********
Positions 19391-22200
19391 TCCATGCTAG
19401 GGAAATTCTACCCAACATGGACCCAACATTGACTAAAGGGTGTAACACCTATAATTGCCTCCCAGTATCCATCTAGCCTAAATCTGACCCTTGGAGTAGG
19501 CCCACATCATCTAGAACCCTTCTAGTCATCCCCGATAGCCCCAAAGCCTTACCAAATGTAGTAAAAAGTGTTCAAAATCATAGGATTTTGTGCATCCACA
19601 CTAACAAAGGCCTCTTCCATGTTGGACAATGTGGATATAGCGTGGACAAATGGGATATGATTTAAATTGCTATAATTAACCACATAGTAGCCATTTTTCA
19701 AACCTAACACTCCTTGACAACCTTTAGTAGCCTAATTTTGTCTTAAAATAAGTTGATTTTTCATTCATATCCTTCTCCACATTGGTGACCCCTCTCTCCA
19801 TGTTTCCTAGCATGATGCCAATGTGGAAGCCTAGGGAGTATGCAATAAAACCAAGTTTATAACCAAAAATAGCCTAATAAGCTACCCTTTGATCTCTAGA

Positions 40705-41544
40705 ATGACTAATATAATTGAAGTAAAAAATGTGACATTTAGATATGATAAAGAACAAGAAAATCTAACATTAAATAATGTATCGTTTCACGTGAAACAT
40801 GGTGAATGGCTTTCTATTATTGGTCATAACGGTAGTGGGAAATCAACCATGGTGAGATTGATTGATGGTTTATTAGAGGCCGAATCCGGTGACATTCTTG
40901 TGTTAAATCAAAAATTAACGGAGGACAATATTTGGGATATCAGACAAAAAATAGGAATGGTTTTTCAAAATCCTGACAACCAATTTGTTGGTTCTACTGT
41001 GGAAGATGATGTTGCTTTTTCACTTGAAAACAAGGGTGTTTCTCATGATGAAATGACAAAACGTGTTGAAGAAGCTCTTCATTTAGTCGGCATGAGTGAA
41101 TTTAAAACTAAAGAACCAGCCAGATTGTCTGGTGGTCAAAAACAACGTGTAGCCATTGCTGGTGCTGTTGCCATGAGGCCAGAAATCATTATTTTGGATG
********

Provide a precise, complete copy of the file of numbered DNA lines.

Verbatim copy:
Positions 19391-22200
19391 TCCATGCTAG
19401 GGAAATTCTACCCAACATGGACCCAACATTGACTAAAGGGTGTAACACCTATAATTGCCTCCCAGTATCCATCTAGCCTAAATCTGACCCTTGGAGTAGG
19501 CCCACATCATCTAGAACCCTTCTAGTCATCCCCGATAGCCCCAAAGCCTTACCAAATGTAGTAAAAAGTGTTCAAAATCATAGGATTTTGTGCATCCACA
19601 CTAACAAAGGCCTCTTCCATGTTGGACAATGTGGATATAGCGTGGACAAATGGGATATGATTTAAATTGCTATAATTAACCACATAGTAGCCATTTTTCA
19701 AACCTAACACTCCTTGACAACCTTTAGTAGCCTAATTTTGTCTTAAAATAAGTTGATTTTTCATTCATATCCTTCTCCACATTGGTGACCCCTCTCTCCA
19801 TGTTTCCTAGCATGATGCCAATGTGGAAGCCTAGGGAGTATGCAATAAAACCAAGTTTATAACCAAAAATAGCCTAATAAGCTACCCTTTGATCTCTAGA

Positions 40705-41544
40705 ATGACTAATATAATTGAAGTAAAAAATGTGACATTTAGATATGATAAAGAACAAGAAAATCTAACATTAAATAATGTATCGTTTCACGTGAAACAT
40801 GGTGAATGGCTTTCTATTATTGGTCATAACGGTAGTGGGAAATCAACCATGGTGAGATTGATTGATGGTTTATTAGAGGCCGAATCCGGTGACATTCTTG
40901 TGTTAAATCAAAAATTAACGGAGGACAATATTTGGGATATCAGACAAAAAATAGGAATGGTTTTTCAAAATCCTGACAACCAATTTGTTGGTTCTACTGT
41001 GGAAGATGATGTTGCTTTTTCACTTGAAAACAAGGGTGTTTCTCATGATGAAATGACAAAACGTGTTGAAGAAGCTCTTCATTTAGTCGGCATGAGTGAA
41101 TTTAAAACTAAAGAACCAGCCAGATTGTCTGGTGGTCAAAAACAACGTGTAGCCATTGCTGGTGCTGTTGCCATGAGGCCAGAAATCATTATTTTGGATG